In the Journals
Reducing your daily calories by 25% may improve health-related quality of life, even if you are not overweight, says a randomized clinical trial published online May 2, 2016, by JAMA Internal Medicine.
About half of 220 subjects were classified as overweight, with a body mass index (BMI) of 25 to 29.9. The rest were in the normal weight range, with a BMI of 22 to 24.9. They were divided two-to-one into two groups. Those in the larger group lowered their daily calories 25% by following the CALERIE study diet plan, which focuses on portion control and nutrient-rich and high-fiber foods, like vegetables, fruit, cereals, and soups. The people in the control group ate what they wanted.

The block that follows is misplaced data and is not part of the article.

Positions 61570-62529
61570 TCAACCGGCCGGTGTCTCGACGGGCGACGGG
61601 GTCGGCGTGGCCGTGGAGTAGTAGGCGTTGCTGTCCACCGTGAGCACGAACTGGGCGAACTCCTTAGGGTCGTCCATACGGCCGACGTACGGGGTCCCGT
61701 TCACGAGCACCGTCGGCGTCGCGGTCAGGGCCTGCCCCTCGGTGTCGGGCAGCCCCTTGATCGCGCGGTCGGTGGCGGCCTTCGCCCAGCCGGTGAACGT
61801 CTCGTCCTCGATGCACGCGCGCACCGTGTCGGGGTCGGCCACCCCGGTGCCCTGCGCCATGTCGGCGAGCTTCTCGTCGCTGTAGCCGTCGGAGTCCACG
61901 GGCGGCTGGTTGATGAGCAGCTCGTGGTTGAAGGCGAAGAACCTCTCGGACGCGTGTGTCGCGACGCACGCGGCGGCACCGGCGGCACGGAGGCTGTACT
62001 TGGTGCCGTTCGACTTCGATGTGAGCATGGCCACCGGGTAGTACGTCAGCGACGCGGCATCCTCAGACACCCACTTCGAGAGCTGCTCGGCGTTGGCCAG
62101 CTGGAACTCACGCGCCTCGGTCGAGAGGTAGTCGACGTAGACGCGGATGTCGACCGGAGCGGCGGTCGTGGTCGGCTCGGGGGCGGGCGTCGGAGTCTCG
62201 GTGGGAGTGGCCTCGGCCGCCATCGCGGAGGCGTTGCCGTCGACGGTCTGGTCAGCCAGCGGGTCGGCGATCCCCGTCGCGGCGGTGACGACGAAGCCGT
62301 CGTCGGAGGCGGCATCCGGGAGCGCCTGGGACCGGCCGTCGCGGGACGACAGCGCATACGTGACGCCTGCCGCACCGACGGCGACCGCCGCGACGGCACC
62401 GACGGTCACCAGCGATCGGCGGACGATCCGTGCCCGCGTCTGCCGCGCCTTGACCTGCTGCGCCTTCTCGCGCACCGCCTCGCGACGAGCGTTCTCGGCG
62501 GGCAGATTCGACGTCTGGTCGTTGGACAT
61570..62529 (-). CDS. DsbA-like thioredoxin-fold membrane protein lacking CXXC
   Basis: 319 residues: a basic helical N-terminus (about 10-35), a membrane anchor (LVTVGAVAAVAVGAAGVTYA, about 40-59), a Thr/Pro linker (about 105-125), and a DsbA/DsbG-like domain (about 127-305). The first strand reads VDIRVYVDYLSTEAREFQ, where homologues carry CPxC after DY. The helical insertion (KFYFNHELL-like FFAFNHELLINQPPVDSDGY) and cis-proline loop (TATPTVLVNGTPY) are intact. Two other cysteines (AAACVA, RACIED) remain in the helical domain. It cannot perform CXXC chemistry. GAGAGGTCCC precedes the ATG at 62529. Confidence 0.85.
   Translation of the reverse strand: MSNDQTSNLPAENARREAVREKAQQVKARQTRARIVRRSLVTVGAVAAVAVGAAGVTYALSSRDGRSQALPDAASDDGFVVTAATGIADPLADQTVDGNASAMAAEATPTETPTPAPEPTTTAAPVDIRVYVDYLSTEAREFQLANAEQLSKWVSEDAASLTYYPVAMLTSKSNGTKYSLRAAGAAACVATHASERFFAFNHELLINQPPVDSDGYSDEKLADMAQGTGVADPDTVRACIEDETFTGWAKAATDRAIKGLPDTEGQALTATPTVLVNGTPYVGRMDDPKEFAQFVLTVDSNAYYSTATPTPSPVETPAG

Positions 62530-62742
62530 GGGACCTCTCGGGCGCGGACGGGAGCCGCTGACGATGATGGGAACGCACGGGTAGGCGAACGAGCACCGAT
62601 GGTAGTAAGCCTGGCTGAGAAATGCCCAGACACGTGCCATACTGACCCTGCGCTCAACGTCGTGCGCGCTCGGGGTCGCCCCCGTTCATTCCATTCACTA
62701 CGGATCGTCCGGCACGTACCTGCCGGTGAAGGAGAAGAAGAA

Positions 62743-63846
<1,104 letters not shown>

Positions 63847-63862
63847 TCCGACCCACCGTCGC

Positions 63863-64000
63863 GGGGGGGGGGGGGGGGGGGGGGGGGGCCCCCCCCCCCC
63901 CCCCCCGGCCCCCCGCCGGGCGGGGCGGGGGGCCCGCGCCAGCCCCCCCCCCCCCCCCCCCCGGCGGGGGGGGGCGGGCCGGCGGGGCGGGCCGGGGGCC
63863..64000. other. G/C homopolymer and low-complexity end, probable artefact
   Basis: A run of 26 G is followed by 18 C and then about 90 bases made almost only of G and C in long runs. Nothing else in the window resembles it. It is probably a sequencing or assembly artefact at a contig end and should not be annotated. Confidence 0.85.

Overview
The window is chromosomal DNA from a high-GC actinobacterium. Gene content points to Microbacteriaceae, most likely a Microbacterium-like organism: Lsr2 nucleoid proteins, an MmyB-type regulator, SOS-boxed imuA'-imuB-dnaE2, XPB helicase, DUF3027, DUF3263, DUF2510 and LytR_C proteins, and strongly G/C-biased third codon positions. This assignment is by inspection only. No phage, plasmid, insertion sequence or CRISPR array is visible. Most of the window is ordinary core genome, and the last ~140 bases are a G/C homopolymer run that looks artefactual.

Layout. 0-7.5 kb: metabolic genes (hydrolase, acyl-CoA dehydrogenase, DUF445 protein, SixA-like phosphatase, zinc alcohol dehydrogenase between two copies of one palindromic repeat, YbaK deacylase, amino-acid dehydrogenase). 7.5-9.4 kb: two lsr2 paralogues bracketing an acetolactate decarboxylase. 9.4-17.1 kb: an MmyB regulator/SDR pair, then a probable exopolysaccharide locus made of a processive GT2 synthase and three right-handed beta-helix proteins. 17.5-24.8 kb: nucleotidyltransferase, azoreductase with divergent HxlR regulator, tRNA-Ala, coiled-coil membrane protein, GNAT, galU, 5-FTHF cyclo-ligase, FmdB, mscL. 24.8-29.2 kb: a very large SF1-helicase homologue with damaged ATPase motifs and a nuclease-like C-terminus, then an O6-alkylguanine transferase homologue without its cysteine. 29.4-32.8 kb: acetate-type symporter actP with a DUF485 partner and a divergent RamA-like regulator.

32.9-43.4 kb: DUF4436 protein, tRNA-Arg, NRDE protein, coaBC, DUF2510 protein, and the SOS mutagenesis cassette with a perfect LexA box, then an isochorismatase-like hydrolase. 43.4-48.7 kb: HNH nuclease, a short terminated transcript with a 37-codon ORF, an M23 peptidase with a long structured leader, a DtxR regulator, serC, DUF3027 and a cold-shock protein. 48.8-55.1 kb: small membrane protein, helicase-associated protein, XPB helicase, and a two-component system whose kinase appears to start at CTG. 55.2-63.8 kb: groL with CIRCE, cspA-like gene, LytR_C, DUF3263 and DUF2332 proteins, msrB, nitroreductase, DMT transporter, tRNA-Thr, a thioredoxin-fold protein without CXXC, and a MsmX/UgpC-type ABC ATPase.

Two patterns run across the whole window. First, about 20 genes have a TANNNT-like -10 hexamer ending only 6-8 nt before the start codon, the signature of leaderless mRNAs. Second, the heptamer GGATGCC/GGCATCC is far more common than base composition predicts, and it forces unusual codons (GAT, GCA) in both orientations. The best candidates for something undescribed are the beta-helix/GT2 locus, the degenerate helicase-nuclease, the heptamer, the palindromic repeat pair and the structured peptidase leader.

After two years, the calorie restriction group lost an average of 16.7 pounds compared with less than a pound for the control group. They also had better mood, higher sex drive, and better quality of sleep.
The study did not identify the mechanism responsible for the changes, says lead researcher Dr. Corby Martin, of Louisiana State University’s Pennington Biomedical Research Center. “But because improvements increased with additional weight loss, we know the effect is associated both with weight loss and the degree of calorie restriction,” he says.